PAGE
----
Invasive grass may impede forest regeneration

April 9, 2007

The nonnative invasive grass Microstegium vimineum may hinder the regeneration of woody species in southern forests. Chris and Sonja Oswalt (Forest Service Southern Research Station) and Wayne Clatterbuck (University of Tennessee) set up experiments on a mixed-hardwood forest in southwest Tennessee to study the growth of the invasive grass under different levels of forest disturbance. Study results were published online in the journal Forest Ecology and Management on March 27, 2007.

M. vimineum, commonly called Nepalese browntop or Japangrass, was first identified in 1919 near Knoxville, Tennessee, where it was inadvertently introduced in packing material for porcelain china. Since then, the grass has spread across the southern States, flourishing on floodplains and streamsides and displacing native vegetation.

"Microstegium can invade and persist in the low-light conditions of interior forests, making excellent use of short bursts of sunlight," says Chris Oswalt. "It can also flourish in the full light conditions that follow many canopy disturbances."

While working on a larger oak regeneration study at The Ames Plantation in southwest Tennessee, the researchers noticed a dramatic increase in Microstegium after silviculture treatments that opened the forest canopy. To test whether the grass would negatively impact the regeneration of native woody species, they conducted a separate set of studies nested within the silvicultural study with treatments that ranged from no disturbance to complete canopy removal.

After a season of monthly vegetation measures on a total of 720 plots, the researchers found that although Microstegium biomass did not differ significantly among silviculture treatments, there was a significant difference between treated and undisturbed plots, with Microstegium biomass 2 to 10 times greater in disturbed plots. They also found that the species richness of native woody species on the disturbed plots declined as the percent of Microstegium cover increased.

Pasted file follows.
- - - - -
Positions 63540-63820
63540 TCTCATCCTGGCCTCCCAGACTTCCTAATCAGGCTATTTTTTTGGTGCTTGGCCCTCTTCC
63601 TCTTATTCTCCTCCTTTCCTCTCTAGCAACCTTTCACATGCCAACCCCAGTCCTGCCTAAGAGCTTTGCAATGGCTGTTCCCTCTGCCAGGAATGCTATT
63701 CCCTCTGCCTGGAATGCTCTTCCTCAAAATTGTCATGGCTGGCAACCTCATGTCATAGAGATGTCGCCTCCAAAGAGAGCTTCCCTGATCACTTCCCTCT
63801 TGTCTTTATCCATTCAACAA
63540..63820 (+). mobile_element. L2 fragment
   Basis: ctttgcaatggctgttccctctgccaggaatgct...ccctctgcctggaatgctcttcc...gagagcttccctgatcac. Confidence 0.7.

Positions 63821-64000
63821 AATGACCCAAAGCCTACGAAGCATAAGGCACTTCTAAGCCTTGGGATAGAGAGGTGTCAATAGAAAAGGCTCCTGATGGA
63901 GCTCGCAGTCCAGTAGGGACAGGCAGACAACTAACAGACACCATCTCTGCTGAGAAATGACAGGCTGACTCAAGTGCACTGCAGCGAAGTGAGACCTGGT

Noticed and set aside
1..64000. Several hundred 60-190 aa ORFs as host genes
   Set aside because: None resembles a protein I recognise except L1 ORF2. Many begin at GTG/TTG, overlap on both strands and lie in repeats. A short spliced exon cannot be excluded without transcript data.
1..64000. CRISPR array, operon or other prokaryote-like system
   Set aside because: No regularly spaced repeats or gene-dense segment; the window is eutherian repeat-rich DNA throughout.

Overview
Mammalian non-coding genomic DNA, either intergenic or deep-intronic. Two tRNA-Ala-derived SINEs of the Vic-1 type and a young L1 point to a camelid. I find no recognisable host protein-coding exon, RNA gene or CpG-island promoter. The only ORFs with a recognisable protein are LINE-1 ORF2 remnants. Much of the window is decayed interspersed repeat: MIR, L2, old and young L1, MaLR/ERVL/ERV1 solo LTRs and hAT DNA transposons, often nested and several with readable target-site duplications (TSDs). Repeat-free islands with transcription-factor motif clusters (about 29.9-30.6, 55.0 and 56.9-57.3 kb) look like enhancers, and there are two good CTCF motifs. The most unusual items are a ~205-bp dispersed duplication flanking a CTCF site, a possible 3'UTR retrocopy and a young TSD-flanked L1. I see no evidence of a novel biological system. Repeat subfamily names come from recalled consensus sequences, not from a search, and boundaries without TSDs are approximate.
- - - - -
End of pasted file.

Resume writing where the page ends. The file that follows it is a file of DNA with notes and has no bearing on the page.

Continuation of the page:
"We found that when exposed to sunlight, Microstegium can grow rapidly, often forming thick organic mats on the forest floor that directly impede the regeneration of native woody species by blocking sunlight, and indirectly by blocking seeds from reaching the soil in order to germinate," says Chris Oswalt. "This grass, which can be easily overlooked in the understory, should be given more attention by both researchers and land managers."

Source: Southern Research Station - USDA Forest Service

Explore further: Shale gas development spurring spread of invasive plants in Pa. forests

Related Stories

Controlled burns increase invasive grass in hardwood forests

July 21, 2015

Controlled burning is widely used to maintain biodiversity and enhance regeneration of important deciduous tree species such as oak and hickory, but a recent University of Illinois study found that this practice also increases ...

Recommended for you

New bioimaging technique is fast and economical

August 18, 2017

A new approach to optical imaging makes it possible to quickly and economically monitor multiple molecular interactions in a large area of living tissue—such as an organ or a small animal; technology that could have applications ...

Hot spot at Hawaii? Not so fast

August 18, 2017

Through analysis of volcanic tracks, Rice University geophysicists have concluded that hot spots like those that formed the Hawaiian Islands aren't moving as fast as recently thought.

0 comments

Please sign in to add a comment. Registration is free, and takes less than a minute. Read more

Click here to reset your password.
Sign in to get notified via email when new comments are made.